Recently, a former colleague posted a gripe on Facebook illustrating a generation gap that partly explains why students aren’t buying textbooks: Of his 100-plus freshmen at a competitive southeast state school, only two knew the definition of a verb.
“I’ve noticed they also struggle with words like ‘you’ and ‘me,” I commented.
“I’ll take your word for it,” he replied. “There’s no way I’m jumping with them into the rabbit hole of pronouns.”
I don’t blame him. Hop, skip, somersault — whatever mental gymnastics I’ve tried when teaching writing, I’ve always wound up in the rabbit hole of Millennial and Gen Z public education, a place where commas are sometimes taught, but almost never parts of speech or any other kind of language that helps us talk about books, stories, essays and language.
You might wonder what this has to do with students buying textbooks. After all, you don’t need to know the difference between a conjunction and an interjection to offer up a credit card.
A lot of what we once took for granted as public education staples has changed in recent decades — especially in areas we associate with literacy. When it comes to textbooks, a chasm exists between students and their elders. To us, the older folks, the process of finding books in a room full of books is hum-drum, familiar.
For students, the textbook-buying experience is as bizarre as the question, Is you a pronoun or a verb?
Just as few Gen Xers and even fewer Boomers arrived in college without knowing the answer to that question, not many entered the ivory tower without library experience. Even those who didn’t especially like reading knew how to navigate bookshelves in search of a particular volume — and how to remain hushed, if not reverent, in the presence of such an abundance of knowledge. Even those without a taste for literature understood that books are treasured objects for many — carefully labeled and sorted, stored in public places for the common good.
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If teachers and retailers want more students to buy textbooks, it’s necessary for us to join them in a rabbit hole of an experience that lacks nouns, verbs and libraries. Imagine what it would be like if you had never been inside a library. Imagine all knowledge came from search engines — search engines that anticipated your query no less, filled in the blanks and rendered the task of formulating a complete question unnecessary.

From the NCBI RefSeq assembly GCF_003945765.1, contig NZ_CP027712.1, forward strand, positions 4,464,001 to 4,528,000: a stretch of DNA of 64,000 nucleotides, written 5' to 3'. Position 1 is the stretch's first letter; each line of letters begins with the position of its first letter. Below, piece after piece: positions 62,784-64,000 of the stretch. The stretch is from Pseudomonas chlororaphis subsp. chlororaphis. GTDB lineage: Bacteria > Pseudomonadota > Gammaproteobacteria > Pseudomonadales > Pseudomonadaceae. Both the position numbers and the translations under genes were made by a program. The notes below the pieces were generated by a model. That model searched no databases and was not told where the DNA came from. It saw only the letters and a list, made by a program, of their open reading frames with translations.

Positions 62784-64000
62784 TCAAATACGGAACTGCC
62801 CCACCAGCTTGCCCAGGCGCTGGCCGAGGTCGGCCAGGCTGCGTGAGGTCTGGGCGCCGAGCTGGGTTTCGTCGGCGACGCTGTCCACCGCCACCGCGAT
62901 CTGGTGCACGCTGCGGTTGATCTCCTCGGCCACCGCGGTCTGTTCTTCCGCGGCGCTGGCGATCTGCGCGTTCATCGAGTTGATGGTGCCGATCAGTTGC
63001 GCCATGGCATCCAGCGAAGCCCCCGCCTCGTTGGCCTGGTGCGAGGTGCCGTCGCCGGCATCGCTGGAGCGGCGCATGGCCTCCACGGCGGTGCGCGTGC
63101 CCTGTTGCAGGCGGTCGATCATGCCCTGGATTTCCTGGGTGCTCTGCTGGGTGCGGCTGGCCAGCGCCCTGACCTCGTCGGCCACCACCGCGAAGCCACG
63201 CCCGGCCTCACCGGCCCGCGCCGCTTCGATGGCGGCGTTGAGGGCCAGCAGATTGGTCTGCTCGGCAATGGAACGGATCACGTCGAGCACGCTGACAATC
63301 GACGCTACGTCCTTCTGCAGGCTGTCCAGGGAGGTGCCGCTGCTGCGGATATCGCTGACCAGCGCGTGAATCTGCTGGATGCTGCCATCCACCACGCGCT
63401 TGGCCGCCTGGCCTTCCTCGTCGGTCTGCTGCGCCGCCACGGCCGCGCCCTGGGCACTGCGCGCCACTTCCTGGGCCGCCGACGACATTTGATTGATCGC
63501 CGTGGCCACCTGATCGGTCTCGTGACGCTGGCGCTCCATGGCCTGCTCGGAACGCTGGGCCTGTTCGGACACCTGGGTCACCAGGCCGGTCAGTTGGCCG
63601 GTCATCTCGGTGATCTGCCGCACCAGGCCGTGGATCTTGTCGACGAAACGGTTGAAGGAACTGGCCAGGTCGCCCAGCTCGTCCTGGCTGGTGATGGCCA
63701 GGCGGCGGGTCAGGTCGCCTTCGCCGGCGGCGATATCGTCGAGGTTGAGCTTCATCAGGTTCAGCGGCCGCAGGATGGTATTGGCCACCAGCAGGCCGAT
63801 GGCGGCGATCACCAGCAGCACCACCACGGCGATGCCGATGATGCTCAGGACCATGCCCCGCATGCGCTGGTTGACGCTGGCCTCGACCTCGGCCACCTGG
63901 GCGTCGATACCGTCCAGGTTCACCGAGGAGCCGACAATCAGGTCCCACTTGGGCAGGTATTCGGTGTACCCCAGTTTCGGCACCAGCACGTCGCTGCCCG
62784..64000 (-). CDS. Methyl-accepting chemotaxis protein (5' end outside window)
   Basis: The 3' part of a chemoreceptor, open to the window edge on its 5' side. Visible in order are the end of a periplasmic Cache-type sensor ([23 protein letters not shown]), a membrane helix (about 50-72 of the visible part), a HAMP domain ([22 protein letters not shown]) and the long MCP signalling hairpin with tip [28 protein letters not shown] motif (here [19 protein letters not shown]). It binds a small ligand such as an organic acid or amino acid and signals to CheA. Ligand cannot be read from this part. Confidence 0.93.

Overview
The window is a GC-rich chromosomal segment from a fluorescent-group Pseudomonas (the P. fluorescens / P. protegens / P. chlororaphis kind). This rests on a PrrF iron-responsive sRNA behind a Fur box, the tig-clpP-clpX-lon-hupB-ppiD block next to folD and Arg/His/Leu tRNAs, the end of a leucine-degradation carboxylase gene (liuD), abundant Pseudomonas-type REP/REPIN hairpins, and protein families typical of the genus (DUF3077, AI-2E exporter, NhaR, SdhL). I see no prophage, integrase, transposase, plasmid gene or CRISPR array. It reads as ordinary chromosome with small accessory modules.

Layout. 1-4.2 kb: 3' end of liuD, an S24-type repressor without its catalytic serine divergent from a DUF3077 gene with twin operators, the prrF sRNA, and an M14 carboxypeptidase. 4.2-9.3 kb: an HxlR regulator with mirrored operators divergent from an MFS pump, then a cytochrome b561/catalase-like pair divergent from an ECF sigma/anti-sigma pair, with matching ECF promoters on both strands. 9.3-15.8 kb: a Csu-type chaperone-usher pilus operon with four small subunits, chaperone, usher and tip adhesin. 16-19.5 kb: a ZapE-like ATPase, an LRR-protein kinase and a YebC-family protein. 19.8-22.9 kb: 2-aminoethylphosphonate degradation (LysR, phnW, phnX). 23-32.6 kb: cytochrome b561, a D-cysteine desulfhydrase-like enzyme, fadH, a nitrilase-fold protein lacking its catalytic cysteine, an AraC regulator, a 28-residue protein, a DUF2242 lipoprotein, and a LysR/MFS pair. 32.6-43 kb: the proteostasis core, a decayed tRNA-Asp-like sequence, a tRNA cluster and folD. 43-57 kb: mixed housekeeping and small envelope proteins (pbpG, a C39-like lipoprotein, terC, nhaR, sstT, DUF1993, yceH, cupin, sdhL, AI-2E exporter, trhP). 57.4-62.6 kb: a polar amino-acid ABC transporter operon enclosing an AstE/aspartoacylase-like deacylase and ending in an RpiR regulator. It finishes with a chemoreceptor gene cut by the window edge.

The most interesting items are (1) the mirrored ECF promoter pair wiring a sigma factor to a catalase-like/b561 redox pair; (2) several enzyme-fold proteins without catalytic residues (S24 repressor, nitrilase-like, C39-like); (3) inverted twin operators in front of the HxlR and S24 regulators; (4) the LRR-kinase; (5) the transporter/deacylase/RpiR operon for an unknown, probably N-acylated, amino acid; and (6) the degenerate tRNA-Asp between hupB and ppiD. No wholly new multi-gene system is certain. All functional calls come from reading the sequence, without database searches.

Imagine what it would be like if you’d never had to use the alphabet to find information on a subject.
A common college classroom dialog in the rabbit hole
Student A (incredulous): You’re saying you want us to use a book. Does it have to be a book?
Me: I want you to use at least one book from the library for your research paper.
Student B (assured): But it doesn’t have to come from the library, right? It could come from anywhere.
Me: I want you to use a book from the library.
Student C (dumbfounded): You want a book? She wants a book? You’re kidding.
Me: A book. From the library.
Student A (exasperated): Where are we supposed to get a book?
Me: We meet in the library next week. It’s on the syllabus.
Student A (scared): Where’s that?
Me: It’s huge. It’s on every campus map. You can’t miss it.
Student B (angry): I don’t know where the library is. You have to tell me.
Student C (flummoxed): Wait. What are we going to the library for?
Meet students where they are
The average college-store textbook setup intimidates students — at best. If they’re older students and a college prof has required them to check out books from a library, then the shelves piled high with textbooks might not overwhelm them. If not, then chances are their textbook-shopping experience is the first time they’ve ever had to use the alphabet to find a title.
Chances are, they don’t buy books, because they don’t know how to find books in the store.
That’s why college retailers see greater success when they focus on streamlining the textbook shopping experience for students. In-store pick-up, online bookstores and inclusive access programs are all good ways to meet students in the rabbit hole.
As Oklahoma State University Store’s Starla Marshall put it: “The easier you make it for students to get their stuff, the better it’s going to be.”
When it comes to selling books, there’s a generational disconnect. If we want students to buy course materials, we need to find new ways to get them into their hands. Otherwise, they’ll never know what they’re missing.